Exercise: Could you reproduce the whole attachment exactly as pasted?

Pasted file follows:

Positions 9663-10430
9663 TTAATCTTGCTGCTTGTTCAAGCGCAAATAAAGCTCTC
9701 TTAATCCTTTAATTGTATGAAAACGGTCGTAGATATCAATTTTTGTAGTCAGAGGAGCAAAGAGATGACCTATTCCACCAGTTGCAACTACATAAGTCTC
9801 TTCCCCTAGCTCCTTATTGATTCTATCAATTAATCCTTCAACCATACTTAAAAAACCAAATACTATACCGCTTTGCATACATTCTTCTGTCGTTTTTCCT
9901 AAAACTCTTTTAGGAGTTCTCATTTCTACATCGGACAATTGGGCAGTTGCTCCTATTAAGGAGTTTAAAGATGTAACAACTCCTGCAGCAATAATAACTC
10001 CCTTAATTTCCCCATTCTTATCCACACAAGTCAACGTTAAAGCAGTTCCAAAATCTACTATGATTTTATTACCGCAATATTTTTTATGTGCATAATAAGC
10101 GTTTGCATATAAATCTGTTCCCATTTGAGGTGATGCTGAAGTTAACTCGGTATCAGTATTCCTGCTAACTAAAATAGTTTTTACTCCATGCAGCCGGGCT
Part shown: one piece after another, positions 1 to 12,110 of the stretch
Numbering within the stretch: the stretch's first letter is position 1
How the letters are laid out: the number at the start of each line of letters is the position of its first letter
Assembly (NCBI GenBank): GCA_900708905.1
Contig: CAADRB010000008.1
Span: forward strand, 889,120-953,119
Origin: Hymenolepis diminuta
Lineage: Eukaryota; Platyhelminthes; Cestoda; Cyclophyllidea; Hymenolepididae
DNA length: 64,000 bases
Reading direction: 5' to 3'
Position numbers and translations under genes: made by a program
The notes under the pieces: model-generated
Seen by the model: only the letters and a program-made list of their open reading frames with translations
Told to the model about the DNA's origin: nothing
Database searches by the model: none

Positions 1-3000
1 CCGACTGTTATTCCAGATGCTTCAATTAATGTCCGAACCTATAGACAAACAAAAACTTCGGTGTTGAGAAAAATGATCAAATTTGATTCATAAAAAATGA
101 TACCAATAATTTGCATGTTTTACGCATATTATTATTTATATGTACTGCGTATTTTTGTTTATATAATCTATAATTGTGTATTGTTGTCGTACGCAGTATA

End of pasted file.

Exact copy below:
Positions 9663-10430
9663 TTAATCTTGCTGCTTGTTCAAGCGCAAATAAAGCTCTC
9701 TTAATCCTTTAATTGTATGAAAACGGTCGTAGATATCAATTTTTGTAGTCAGAGGAGCAAAGAGATGACCTATTCCACCAGTTGCAACTACATAAGTCTC
9801 TTCCCCTAGCTCCTTATTGATTCTATCAATTAATCCTTCAACCATACTTAAAAAACCAAATACTATACCGCTTTGCATACATTCTTCTGTCGTTTTTCCT
9901 AAAACTCTTTTAGGAGTTCTCATTTCTACATCGGACAATTGGGCAGTTGCTCCTATTAAGGAGTTTAAAGATGTAACAACTCCTGCAGCAATAATAACTC
10001 CCTTAATTTCCCCATTCTTATCCACACAAGTCAACGTTAAAGCAGTTCCAAAATCTACTATGATTTTATTACCGCAATATTTTTTATGTGCATAATAAGC
10101 GTTTGCATATAAATCTGTTCCCATTTGAGGTGATGCTGAAGTTAACTCGGTATCAGTATTCCTGCTAACTAAAATAGTTTTTACTCCATGCAGCCGGGCT
Part shown: one piece after another, positions 1 to 12,110 of the stretch
Numbering within the stretch: the stretch's first letter is position 1
How the letters are laid out: the number at the start of each line of letters is the position of its first letter
Assembly (NCBI GenBank): GCA_900708905.1
Contig: CAADRB010000008.1
Span: forward strand, 889,120-953,119
Origin: Hymenolepis diminuta
Lineage: Eukaryota; Platyhelminthes; Cestoda; Cyclophyllidea; Hymenolepididae
DNA length: 64,000 bases
Reading direction: 5' to 3'
Position numbers and translations under genes: made by a program
The notes under the pieces: model-generated
Seen by the model: only the letters and a program-made list of their open reading frames with translations
Told to the model about the DNA's origin: nothing
Database searches by the model: none

Positions 1-3000
1 CCGACTGTTATTCCAGATGCTTCAATTAATGTCCGAACCTATAGACAAACAAAAACTTCGGTGTTGAGAAAAATGATCAAATTTGATTCATAAAAAATGA
101 TACCAATAATTTGCATGTTTTACGCATATTATTATTTATATGTACTGCGTATTTTTGTTTATATAATCTATAATTGTGTATTGTTGTCGTACGCAGTATA